• Beyond Season’s End:  A Path Forward for Fish and Wildlife in the Era of Climate Change.

Bipartisan Policy Center.  2009.  Beyond Season’s End:  A Path Forward for Fish and Wildlife in the Era of Climate Change.  Eds. Wildlife Management Institute and the Theodore Roosevelt Conservation Partnership.  Washington D.C.

http://www.cakex.org/sites/default/files/Beyond_Seasons_End.pdf

This report identifies climate change related threats to game animals and their associated habitats.  It provides an overview of the threats and impacts, as well as suggested projects to reduce those impacts.  It also provides case studies that include tasks, timeline and costs for implementation.

 

 

Online Decision Support Tools

  • EverVIEW

http://www.jem.gov/

Ecological models are needed to facilitate evaluation and assessment of alternative approaches to restore Greater Everglades ecosystems. However, the provision of useful and accessible models is a challenge because there is often a disconnect between model developers and model users. Joint Ecosystem Modeling (JEM) was established to meet this challenge, with the goal of getting ecological models into the hands of users. JEM is a partnership among federal and state agencies, universities and other organizations which is currently funded by the USGS Priority Ecosystem Science program, the Everglades National Park, and the Peninsular Florida Landscape Conservation Cooperative.

  • NOAA Digital Coast – Sea Level Rise Viewer

http://coast.noaa.gov/digitalcoast/tools/slr

Simulates various sea level rise scenarios (form one to six feet above the average highest tides) and the corresponding areas that would be impacted by flooding.  Additional information about marsh impacts, nuisance flood frequency and social and economic data is also provided.

 

  • Climate Explorer

http://toolkit.climate.gov/climate-explorer/

Climate Explorer is a research application built to support the U.S. Climate Resilience Toolkit. The tool offers interactive visualizations for exploring maps and data related to the toolkit's Taking Action case studies.  Map layers in the tool represent geographic information available through climate.data.gov. Each layer's source and metadata can be accessed through its information icon. Climate Explorer graphs display 1981 – 2010 U.S. Climate Normals for temperature and precipitation, overlain with daily observations from the Global Historical Climatology Network-Daily (GHCN-D) database. Please note that GHCN-D data have been checked for obvious inaccuracies, but they have not been adjusted to account for the influences of historical changes in instrumentation and observing practices.

  • Development of a Geographic Information System (GIS) Tool for the Preliminary Assessment of the Effects of Predicted Sea Level and Tidal Change on Transportation Infrastructure.  Sea Level Scenario – Sketch Planning Tool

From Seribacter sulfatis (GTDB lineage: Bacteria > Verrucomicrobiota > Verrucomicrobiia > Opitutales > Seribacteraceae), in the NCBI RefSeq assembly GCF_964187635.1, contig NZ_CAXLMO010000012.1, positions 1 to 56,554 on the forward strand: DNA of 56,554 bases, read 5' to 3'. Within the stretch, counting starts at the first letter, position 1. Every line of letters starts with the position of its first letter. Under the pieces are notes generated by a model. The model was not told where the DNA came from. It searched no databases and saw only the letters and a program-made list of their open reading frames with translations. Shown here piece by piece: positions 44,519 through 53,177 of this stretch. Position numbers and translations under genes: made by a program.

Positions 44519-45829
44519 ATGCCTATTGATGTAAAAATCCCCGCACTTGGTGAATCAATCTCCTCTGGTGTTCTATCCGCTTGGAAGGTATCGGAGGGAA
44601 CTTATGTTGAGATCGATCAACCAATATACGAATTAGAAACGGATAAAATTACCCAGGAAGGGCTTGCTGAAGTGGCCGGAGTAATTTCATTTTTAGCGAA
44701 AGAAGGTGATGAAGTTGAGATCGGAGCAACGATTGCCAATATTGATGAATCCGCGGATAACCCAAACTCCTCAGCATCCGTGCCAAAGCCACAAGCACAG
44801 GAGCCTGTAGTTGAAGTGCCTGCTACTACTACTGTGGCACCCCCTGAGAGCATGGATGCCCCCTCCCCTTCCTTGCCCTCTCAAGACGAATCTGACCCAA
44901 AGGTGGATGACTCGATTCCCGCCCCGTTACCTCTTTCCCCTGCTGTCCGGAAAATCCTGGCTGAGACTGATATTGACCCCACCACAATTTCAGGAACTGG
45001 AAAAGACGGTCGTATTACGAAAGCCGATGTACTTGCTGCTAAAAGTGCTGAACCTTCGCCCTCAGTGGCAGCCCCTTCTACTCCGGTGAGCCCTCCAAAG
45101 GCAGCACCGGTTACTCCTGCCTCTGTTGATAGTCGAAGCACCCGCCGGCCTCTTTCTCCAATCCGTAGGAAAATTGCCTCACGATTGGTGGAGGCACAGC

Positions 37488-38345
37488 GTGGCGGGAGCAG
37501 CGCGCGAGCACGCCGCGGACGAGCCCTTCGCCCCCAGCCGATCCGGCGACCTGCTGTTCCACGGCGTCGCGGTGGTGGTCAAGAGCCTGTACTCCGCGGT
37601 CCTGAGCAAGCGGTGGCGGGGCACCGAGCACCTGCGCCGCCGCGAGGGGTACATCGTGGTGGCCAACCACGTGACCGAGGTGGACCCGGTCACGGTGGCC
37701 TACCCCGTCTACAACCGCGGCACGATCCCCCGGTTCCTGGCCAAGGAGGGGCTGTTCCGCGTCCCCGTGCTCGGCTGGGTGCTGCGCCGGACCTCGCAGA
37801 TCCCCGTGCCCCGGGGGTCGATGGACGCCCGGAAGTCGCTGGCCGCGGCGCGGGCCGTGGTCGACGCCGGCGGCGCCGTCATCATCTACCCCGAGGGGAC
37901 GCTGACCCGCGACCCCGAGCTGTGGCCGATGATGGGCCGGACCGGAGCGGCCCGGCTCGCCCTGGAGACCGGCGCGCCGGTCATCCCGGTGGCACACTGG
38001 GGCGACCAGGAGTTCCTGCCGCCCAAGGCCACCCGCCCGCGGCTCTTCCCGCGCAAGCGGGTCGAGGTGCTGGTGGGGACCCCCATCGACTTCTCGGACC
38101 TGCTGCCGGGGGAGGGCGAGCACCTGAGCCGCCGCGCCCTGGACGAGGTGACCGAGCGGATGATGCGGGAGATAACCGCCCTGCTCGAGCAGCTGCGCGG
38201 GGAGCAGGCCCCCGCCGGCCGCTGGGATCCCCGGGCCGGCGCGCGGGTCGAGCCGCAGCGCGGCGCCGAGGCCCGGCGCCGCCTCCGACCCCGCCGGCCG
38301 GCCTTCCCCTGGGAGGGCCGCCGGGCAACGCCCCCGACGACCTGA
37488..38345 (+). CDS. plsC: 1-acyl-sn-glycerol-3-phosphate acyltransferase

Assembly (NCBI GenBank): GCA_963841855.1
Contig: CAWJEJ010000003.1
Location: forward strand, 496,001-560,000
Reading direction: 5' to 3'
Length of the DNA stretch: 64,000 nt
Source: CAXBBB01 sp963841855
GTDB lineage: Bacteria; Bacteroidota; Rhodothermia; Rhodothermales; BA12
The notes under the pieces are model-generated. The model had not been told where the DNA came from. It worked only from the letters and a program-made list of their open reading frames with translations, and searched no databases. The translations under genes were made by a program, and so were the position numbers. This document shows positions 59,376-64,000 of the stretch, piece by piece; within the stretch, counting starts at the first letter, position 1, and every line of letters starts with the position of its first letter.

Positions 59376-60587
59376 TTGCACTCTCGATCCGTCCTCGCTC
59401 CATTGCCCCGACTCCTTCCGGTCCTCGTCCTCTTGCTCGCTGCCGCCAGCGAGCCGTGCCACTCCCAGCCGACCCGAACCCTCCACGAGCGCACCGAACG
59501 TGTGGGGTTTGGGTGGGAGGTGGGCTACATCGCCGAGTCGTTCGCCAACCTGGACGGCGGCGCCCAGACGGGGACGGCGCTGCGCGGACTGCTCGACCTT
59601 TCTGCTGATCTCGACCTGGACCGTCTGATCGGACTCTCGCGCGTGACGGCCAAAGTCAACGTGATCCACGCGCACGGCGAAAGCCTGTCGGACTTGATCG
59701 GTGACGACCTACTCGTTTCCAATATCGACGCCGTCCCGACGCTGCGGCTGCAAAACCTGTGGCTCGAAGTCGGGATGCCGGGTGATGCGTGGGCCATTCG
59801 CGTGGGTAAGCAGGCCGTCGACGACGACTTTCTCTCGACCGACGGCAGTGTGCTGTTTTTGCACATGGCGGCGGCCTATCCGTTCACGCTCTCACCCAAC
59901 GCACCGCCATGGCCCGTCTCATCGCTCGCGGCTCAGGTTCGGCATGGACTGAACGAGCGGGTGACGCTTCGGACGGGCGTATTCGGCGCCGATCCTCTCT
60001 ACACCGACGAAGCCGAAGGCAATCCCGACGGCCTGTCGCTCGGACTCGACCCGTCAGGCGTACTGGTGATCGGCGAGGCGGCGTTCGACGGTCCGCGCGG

http://sls.geoplan.ufl.edu/#intro

Thomas, A., R. Watkins, C. Goodison, and R. Pierre-Jean. 2013.  Development of a Geographic Information System (GIS) Tool for the Preliminary Assessment of the Effects of Predicted Sea Level and Tidal Change on Transportation Infrastructure.  Geoplan Center, Department of Urban and Regional Planning, University of Florida. Gainesville, FL.

Researchers from the University of Florida developed a sketch planning tool that can be used to conduct statewide and regional assessments of transportation facilities potentially vulnerable to climate trends. The project focused on the potential vulnerability of transportation infrastructure to the effects of possible future rates of sea level change (SLC) and increasing tidal datums.  The Florida Sea Level Scenario Sketch Planning Tool includes (1) a map viewer, (2) the output modeled data layers (inundation surfaces and affected infrastructure), and (3) an ArcGIS calculator for creating custom inundation surfaces.

 

  • Efficient Transportation Decision Making (ETDM) and Environmental Screening Tool (EST) 

https://etdmpub.fla-etat.org/est/

The Efficient Transportation Decision Making (ETDM) process is Florida's procedure for reviewing qualifying transportation projects to consider potential environmental effects in the Planning phase. This process provides stakeholders the opportunity for early input, involvement, and coordination. It provides for the early identification of potential project effects and informs the development of scopes for projects advancing to the Project Development and Environment (PD&E) phase. EST was developed by using a methodology of rapid software prototyping, frequent user feedback and flexible architecture designed to adapt to the ETDM evolution process. This resulted in an internet-accessible interactive database and mapping application which integrates: a geo-relational database of ETDM projects, over 550 environmental resource GIS data layers, an automated and standardized GIS-based environmental screening analysis application, and numerous tools for data entry, review, and reporting.

 

 

 

 

 

 

 

 

 

 

 

 

 

 

 

LCC NETWORK

Why is conservation on a larger, landscape-sized scale important? Read more about Landscape Conservation Cooperatives here.